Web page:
Why is there music in every culture of the world?
Why can some pieces of music (for me it’s classical music) bring you to a standstill? Pierce your heart? Make you understand the relentlessness of loss, of death like the Adagio For Strings in G Minor by Tomaso Albinoni? How can others make you smile, bring you peace or joy like Vivaldi’s Four Seasons or Bedrich Smetanau’s Moldau?
These were the last questions that my brother Bob sought to answer before his untimely death. He and I shared books like Oliver Sachs Musicophilia and Daniel Levitin’s The World in Six Songs. We shared thoughts and ideas but we never came close to understanding the universality of music, the power.
Once again, the clever, beautiful and ingenious writer, Maria Popova, the woman behind the stunning website, Brain Pickings, has produced a lyric piece on Aldous Huxley (a man I admired but Bob wasn’t too keen on) that opens the door on why music touches souls, transcends words, shapes lives and shapes cultures.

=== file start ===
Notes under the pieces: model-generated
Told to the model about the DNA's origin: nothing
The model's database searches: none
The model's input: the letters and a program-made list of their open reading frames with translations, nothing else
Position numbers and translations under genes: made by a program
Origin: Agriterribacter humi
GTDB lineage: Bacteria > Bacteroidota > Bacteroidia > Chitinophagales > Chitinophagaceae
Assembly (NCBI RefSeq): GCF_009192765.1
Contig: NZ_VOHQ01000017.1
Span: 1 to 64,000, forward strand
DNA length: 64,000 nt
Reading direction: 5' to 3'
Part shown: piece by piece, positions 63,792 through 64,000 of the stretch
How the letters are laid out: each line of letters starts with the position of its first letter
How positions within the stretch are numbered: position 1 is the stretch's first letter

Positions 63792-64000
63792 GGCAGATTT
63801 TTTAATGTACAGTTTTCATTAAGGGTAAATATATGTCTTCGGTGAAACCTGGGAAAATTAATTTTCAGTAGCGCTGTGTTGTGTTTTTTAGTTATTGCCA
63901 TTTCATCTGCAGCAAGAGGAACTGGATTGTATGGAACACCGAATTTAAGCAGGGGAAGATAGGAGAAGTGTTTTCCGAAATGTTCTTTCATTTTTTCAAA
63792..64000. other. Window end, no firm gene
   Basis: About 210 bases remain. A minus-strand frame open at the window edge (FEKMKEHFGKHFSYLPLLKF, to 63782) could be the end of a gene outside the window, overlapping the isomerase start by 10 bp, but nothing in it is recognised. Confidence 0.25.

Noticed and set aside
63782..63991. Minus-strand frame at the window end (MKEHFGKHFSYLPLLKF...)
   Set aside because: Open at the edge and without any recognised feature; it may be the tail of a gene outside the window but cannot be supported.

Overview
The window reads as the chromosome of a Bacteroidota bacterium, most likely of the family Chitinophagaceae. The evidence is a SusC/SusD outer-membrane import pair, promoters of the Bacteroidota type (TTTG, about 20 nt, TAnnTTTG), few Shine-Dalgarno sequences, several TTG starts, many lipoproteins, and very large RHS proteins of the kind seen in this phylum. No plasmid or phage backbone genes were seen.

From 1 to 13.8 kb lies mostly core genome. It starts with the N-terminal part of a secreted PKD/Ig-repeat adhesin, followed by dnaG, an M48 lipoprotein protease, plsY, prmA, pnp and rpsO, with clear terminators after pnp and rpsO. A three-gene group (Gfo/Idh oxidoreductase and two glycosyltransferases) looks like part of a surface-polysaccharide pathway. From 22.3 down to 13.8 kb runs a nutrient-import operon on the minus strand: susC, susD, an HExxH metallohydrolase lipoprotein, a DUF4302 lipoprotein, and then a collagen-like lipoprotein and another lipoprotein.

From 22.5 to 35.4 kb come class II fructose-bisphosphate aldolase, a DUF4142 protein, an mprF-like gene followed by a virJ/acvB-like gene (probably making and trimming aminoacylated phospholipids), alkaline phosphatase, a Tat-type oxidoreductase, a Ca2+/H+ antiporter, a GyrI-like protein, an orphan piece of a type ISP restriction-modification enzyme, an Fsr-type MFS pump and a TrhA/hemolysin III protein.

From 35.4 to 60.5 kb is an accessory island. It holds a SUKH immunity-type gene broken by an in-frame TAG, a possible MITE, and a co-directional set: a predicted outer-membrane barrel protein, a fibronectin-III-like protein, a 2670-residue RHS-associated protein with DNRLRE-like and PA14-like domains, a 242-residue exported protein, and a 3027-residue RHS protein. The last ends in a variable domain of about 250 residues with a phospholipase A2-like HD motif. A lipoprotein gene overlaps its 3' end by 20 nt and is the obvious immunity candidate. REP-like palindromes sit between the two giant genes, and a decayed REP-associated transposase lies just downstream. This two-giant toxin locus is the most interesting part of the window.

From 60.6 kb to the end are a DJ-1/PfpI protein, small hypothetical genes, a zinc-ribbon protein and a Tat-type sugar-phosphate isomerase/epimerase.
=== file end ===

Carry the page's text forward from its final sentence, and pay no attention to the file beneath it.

Huxley wrote about music long before he authored Brave New World or journeyed into the world of hallucinogenic drugs and the publication of his slim but influential book entitled Doors of Perception.
Huxley actually explains why I never liked Wagner! Popova shares this quote of Huxley’s: “Silence is an integral part of all good music. Compared with Beethoven’s or Mozart’s, the ceaseless torrent of Wagner’s music is very poor in silence. Perhaps that is one of the reasons why it seems so much less significant than theirs. It “says” less because it is always speaking.”
And he explains why I’ve always loved the lonesome call of a train as it passes through the back country on its way to I don’t know where…but you’ll have to read about that in Popova’s newsletter.
She outdoes herself on this essay and that, my friends, is saying something. Her newsletter is a weekly labor of love; this one is no exception. Popova offers her research, her writing, herself for free…but accepts donations. I cannot imagine a better person to become a patron for than this brilliant teller of stories.